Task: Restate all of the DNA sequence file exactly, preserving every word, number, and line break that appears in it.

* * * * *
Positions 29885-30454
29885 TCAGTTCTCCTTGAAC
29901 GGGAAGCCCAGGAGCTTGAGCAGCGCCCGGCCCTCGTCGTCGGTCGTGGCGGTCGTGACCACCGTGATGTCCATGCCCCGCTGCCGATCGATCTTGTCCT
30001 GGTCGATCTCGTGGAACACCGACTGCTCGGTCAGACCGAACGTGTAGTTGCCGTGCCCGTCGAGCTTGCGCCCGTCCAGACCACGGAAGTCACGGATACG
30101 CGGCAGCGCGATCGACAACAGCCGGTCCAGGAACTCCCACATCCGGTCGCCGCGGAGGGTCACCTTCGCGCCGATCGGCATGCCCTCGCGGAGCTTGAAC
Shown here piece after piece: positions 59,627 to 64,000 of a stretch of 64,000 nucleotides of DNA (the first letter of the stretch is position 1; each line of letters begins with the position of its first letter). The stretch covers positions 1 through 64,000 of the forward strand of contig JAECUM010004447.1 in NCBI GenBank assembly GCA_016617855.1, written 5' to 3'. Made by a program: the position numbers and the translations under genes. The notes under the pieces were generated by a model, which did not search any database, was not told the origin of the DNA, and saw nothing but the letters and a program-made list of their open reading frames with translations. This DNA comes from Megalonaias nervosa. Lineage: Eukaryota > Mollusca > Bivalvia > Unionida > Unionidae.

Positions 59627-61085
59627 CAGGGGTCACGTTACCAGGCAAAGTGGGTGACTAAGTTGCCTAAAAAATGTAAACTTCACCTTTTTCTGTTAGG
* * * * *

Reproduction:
Positions 29885-30454
29885 TCAGTTCTCCTTGAAC
29901 GGGAAGCCCAGGAGCTTGAGCAGCGCCCGGCCCTCGTCGTCGGTCGTGGCGGTCGTGACCACCGTGATGTCCATGCCCCGCTGCCGATCGATCTTGTCCT
30001 GGTCGATCTCGTGGAACACCGACTGCTCGGTCAGACCGAACGTGTAGTTGCCGTGCCCGTCGAGCTTGCGCCCGTCCAGACCACGGAAGTCACGGATACG
30101 CGGCAGCGCGATCGACAACAGCCGGTCCAGGAACTCCCACATCCGGTCGCCGCGGAGGGTCACCTTCGCGCCGATCGGCATGCCCTCGCGGAGCTTGAAC
Shown here piece after piece: positions 59,627 to 64,000 of a stretch of 64,000 nucleotides of DNA (the first letter of the stretch is position 1; each line of letters begins with the position of its first letter). The stretch covers positions 1 through 64,000 of the forward strand of contig JAECUM010004447.1 in NCBI GenBank assembly GCA_016617855.1, written 5' to 3'. Made by a program: the position numbers and the translations under genes. The notes under the pieces were generated by a model, which did not search any database, was not told the origin of the DNA, and saw nothing but the letters and a program-made list of their open reading frames with translations. This DNA comes from Megalonaias nervosa. Lineage: Eukaryota > Mollusca > Bivalvia > Unionida > Unionidae.

Positions 59627-61085
59627 CAGGGGTCACGTTACCAGGCAAAGTGGGTGACTAAGTTGCCTAAAAAATGTAAACTTCACCTTTTTCTGTTAGG